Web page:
Taylor Mathis, food photographer and the blogger behind Taylor Takes a Taste, attended 35 football tailgates in 16 states between 2010 and 2012, including nine games in North Carolina. With his newfound knowledge, he wrote the (cook)book on tailgating in the South.
A. I went to a few UNC and Duke football games, but the tailgating that we did was nothing like what I saw while researching for the book. I grew up in Charlotte, and for college, I got a swimming scholarship to go to the University of Wisconsin. It was more when I was in college that I discovered tailgating and cooking and celebrating with my friends before the game.
Q. What differences did you notice between tailgating in the South and in the Midwest?
A. You can see differences in the food. The South has a lot more pork and sweet tea, and the Midwest — particularly Wisconsin — has more beer, cheese, and bratwurst. There’s also more beef in the Midwest and different types of seafood than in the South. With most of the South in the Eastern time zone, early games start at noon instead of 11 a.m., as in Wisconsin’s Central time zone. This extra hour of tailgating is great to have in the South.
Q. What makes tailgating in North Carolina unique?
A. Overall, the amount of work, preparation, and enthusiasm people put into it. It’s definitely a lifestyle and a culture here. In general, you’ll see a lot of pork, a lot of sweet potatoes, a lot of dishes with ingredients grown in North Carolina. Many tailgaters try to eat locally, and a lot of them are fishermen or hunters. When I was in Raleigh, I saw a guy from Emerald Isle who’d brought crabs he’d caught that morning. At ECU, they had oysters.
Q. Was there much difference between the mountains and the coast?
A. One of the biggest differences was in barbecue from west to east, pork shoulder or whole hog, and in the barbecue sauce.
Q. What have you learned about North Carolina football culture in general?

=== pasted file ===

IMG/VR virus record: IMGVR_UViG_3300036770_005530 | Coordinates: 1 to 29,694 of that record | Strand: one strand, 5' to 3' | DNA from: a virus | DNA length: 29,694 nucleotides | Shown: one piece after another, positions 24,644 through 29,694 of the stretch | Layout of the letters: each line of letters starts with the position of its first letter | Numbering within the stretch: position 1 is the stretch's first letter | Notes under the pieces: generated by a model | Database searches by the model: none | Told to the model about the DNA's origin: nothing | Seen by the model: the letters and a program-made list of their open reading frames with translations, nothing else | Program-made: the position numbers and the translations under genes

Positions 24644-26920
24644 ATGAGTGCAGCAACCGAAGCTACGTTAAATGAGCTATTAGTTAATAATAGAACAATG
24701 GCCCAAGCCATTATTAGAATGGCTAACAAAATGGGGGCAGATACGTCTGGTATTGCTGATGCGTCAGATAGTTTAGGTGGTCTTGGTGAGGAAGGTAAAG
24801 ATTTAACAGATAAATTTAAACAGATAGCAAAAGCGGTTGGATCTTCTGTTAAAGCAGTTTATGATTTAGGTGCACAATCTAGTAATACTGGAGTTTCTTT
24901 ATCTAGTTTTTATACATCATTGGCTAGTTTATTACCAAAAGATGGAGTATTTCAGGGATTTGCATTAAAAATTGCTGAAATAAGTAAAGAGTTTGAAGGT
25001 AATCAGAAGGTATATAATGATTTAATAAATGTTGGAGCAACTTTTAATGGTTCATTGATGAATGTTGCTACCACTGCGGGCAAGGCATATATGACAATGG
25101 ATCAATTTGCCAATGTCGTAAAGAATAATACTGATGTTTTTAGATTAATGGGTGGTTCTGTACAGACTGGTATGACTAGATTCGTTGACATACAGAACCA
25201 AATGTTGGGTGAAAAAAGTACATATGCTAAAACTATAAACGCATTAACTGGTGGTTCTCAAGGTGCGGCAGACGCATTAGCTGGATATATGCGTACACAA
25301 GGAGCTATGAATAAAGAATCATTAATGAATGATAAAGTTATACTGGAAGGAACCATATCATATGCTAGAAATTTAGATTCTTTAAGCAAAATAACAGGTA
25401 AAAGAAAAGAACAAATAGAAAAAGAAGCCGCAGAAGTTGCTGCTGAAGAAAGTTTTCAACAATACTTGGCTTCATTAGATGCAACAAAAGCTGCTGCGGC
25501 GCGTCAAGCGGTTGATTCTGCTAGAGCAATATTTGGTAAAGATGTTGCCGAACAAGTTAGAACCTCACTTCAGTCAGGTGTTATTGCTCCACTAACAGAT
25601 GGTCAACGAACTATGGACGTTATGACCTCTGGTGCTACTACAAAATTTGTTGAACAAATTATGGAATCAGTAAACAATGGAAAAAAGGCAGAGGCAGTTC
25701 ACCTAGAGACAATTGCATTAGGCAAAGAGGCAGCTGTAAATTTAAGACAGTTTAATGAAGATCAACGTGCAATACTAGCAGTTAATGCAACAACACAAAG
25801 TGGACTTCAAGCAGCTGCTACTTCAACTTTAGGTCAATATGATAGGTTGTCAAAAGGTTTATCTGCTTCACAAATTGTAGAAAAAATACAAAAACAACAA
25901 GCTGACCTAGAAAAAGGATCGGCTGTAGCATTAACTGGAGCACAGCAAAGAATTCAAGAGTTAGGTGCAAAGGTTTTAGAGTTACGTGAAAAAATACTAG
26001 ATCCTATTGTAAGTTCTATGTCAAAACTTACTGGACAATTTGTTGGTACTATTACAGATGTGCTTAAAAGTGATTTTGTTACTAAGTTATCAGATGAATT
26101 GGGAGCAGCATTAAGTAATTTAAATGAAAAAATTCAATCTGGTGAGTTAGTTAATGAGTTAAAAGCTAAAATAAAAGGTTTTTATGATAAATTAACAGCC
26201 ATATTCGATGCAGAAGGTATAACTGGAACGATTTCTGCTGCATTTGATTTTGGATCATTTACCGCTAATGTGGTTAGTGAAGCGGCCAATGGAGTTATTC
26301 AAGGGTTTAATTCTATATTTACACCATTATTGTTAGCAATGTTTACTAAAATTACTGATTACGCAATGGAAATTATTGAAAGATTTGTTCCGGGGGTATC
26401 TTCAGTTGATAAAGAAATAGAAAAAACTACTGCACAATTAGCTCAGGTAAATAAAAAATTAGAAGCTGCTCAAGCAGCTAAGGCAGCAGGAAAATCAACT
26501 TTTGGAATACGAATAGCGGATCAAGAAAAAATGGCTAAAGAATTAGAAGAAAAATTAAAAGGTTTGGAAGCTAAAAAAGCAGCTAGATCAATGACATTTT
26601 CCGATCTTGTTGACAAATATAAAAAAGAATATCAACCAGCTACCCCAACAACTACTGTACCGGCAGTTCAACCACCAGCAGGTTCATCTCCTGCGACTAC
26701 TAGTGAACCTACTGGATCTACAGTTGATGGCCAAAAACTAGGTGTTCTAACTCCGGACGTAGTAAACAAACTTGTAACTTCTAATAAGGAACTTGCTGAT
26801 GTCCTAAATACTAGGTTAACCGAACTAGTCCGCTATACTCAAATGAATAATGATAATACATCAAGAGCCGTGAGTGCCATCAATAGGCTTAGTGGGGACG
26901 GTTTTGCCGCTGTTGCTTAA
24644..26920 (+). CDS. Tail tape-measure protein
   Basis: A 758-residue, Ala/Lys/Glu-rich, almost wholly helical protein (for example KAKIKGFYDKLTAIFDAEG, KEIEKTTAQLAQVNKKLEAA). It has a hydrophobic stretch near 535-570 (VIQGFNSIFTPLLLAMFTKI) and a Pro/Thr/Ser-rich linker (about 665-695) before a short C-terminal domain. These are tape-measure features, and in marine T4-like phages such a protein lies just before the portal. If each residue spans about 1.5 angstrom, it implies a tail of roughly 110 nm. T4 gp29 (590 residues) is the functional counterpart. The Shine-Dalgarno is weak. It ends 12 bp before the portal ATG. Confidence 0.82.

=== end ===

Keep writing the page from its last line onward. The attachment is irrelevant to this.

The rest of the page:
A. Here, with professional sports teams versus college teams, everyone likes the Panthers. But if you ask people what college team they like, you’ll get 20 different answers depending on where in the state you are. Your allegiance will be very different on Saturday than it will be on Sunday.
Q. What makes a successful tailgating food?
A. Three things: You have to be able to eat standing up — it’s awkward to cut food standing up. It has to be accessible — either quickly made-to-order or fine sitting out, because you’re generally there for four or five hours. The last thing is that it has to be fun.
Q. How do you make food fun?
A. You can add the fun by team-theming it. I was always impressed with how fans would creatively theme their menus toward their opponents. For big rivalry games, fans would usually have a themed menu and try to “eat” their competition. The cookbook has sidebars on how to do that, how to add your team color, how to cater your food to the weather.
Q. I’m a tailgating novice. Any tips?
A. If you’ve never tailgated before, don’t try to do too much, because you still want to go and enjoy the game. Feel free to divide up the duties. You don’t have to make everything from scratch — make a dessert or a side, but bring chicken from the store. Don’t overwhelm yourself; just take on what you think you can do.
Q. What are your essential tailgating items?
A. For games early in the season: sunscreen. Another one is trash bags — it’s always good to leave a tailgating site as clean or cleaner than you found it. Also, it’s a good idea to separate your meat from other things in your cooler, and if you can, have a separate, smaller cooler. It prevents cross-contamination and keeps the meat colder.
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